A 52 year-old African American male presented initially to an urban emergency room department with the chief complaint of a painful bleeding posterior neck mass and an associated 15 lb weight loss over a 6 month period. His only complaint was scalp pain that inhibited his ability to sleep and wash his hair. On examination, he exhibited a bleeding posterior ulcerative, necrotic scalp mass measuring 10 cm x 9.6 cm x 5.5 cm (Figure 1). Painful lymphadenopathy involving the left posterior and bilateral anterior neck regions was palpated; the largest lymph node measured approximately 3 cm x 2 cm. The patient lived in a shelter for the homeless, but he was healthy otherwise, without a significant past medical history. He denied smoking, alcohol and illicit drug use, head trauma, or exposure to industrial chemicals or radiation. While in the emergency department a biopsy of the lesion was taken for histopathological analysis. Results revealed well-differentiated squamous cell carcinoma. A preoperative metastatic survey was obtained, including CTs of the chest, abdomen, and pelvis, which revealed a 3.9 cm x 2.7 cm lymph node in the left axilla and a 2.1 cm x 1.5 cm node in the right axilla. There was no evidence of intracthoracic, hepatic, retroperitoneal or pelvic metastatic disease. Wide excision of the scalp neoplasm was performed in conjunction with a left posterior neck dissection under general anesthesia (Figure 2). The surgical defect was repaired with an AlloDerm graft. Deep frozen sections of the galea and pericranium were submitted for analyses. These tissue specimens were negative for carcinoma; all margins were also negative. Because our index of suspicion for carcinoma remained high, notwithstanding these path results, an additional 1-cm cuff of scalp tissue encompassing the lesion was dissected and sent for permanent histopathological analysis (Figure 3). Meticulous hemostasis was achieved, fibrin glue was placed onto the large surgical defect, and a scaffold AlloDerm graft was applied to facilitate healing via secondary intention. The graft was trimmed peripherally, allowed to drape over the tissue edges, and sutured onto the recipient site with 2-0 nylon and 2-0 Vicryl. Xeroform gauze was placed over the graft and held in place via retention sutures at the 2, 4, 6, 8, 10, and 12 o’clock positions with 0-0 prolene. A sterile fluff dressing and ABD fluff pad was placed on top of the AlloDerm graft and secured. Final histopathology evaluation reported the occipital scalp neoplasm to be a proliferating pilar (trichilemmal) cyst with benign fibroadipose tissue. This neoplasm did not extend into the normal cuff scalp tissue; negative margins were obtained without any evidence of squamous cell carcinoma, regardless of the earlier reported biopsy results to the contrary. All 13 lymph nodes dissected were also negative for malignancy. The patient was kept in the hospital for immediate postoperative care. Social services were contacted to help with postoperative care. The patient was followed in our office for serial cleanings and AlloDerm graft debridement. Four months postoperatively, the surgical site re-epithelialization was nearly complete. He was followed serially to monitor maturation of the surgical site. Within one year, he was able to obtain medical insurance and discussions ensued of cosmetic reconstruction of the non-hair bearing surgical area. Repeat CT scans of the neck and chest showed resolution of the axillary lymphadenopathy. Surgical options were discussed with the patient with respect to the non-hair bearing scalp defect. Use of soft tissue expanders were considered to prepare the skin for a pedicle flap rotation to create a hair bearing area.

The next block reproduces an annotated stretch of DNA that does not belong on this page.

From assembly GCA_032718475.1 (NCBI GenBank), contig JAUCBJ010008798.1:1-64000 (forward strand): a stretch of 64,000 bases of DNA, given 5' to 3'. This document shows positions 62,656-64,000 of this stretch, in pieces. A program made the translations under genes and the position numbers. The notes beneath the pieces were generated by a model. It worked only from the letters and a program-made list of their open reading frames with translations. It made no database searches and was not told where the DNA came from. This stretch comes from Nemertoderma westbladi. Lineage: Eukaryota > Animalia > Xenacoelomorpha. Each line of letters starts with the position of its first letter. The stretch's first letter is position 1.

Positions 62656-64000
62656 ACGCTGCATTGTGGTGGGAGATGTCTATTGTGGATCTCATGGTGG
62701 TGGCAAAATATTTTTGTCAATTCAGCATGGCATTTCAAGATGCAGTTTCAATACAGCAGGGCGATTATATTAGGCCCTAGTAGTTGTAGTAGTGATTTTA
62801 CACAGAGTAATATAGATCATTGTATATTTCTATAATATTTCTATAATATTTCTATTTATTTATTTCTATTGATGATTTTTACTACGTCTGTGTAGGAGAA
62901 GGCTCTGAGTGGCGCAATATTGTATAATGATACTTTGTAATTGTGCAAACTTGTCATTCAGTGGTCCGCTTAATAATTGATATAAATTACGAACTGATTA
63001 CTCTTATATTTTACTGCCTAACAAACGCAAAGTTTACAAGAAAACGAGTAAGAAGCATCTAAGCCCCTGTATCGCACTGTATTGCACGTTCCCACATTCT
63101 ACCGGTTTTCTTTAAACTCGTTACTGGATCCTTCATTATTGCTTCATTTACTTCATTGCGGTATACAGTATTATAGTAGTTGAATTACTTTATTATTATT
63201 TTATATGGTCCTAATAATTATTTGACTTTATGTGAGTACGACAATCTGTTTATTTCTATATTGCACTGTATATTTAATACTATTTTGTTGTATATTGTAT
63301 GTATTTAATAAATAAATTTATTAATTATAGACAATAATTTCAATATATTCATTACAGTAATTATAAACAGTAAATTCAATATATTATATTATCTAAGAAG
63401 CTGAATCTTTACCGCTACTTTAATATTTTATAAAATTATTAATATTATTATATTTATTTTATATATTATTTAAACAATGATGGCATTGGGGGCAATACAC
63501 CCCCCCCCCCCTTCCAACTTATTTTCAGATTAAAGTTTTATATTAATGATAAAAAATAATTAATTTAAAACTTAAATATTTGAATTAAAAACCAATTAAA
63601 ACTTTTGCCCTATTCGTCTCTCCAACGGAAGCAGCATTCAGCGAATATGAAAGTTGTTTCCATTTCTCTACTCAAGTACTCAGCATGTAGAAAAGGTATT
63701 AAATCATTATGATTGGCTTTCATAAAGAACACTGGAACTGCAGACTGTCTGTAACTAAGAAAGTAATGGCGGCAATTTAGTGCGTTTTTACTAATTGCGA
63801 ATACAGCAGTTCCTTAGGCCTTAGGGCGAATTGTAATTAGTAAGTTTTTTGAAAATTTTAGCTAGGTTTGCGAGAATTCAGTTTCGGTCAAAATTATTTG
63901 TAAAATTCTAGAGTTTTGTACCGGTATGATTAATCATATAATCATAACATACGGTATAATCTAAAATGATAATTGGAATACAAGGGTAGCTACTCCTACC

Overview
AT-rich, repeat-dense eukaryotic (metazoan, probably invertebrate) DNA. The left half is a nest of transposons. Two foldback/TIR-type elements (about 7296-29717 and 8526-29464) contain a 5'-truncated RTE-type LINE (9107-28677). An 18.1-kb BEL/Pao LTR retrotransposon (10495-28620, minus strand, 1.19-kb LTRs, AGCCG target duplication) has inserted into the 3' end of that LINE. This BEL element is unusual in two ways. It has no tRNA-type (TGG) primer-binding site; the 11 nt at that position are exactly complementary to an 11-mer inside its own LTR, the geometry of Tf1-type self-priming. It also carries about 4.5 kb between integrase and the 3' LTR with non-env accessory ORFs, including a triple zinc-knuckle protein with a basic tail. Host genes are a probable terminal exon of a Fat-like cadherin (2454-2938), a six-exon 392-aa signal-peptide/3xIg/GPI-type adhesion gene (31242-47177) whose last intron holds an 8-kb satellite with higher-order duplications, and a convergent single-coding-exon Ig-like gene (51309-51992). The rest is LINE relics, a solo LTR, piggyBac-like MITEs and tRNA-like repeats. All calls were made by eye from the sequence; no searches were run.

There are many different pathologic neoplasms that need to be considered in the differential diagnostic work-up of a suspected trichilemmal cyst. These include: 1) epidermoid cyst, 2) dermoid cyst, 3) squamous cell carcinoma, (4) steatocystoma, 5) pilomatrixoma, 6) nodular hidradenoma, 7) sweat gland tumor, 8) dermato-fibrosarcoma protuberans, 9) basal cell carcinoma, 10) angiosarcoma, 11) granular cell tumor, 12) giant cell tumor, 13) cylindroma, and 14) cutaneous manifestations of B-cell lymphoma, meningioma or metastasis [6-8]. A discussion of some of the most common pathologies above is presented below.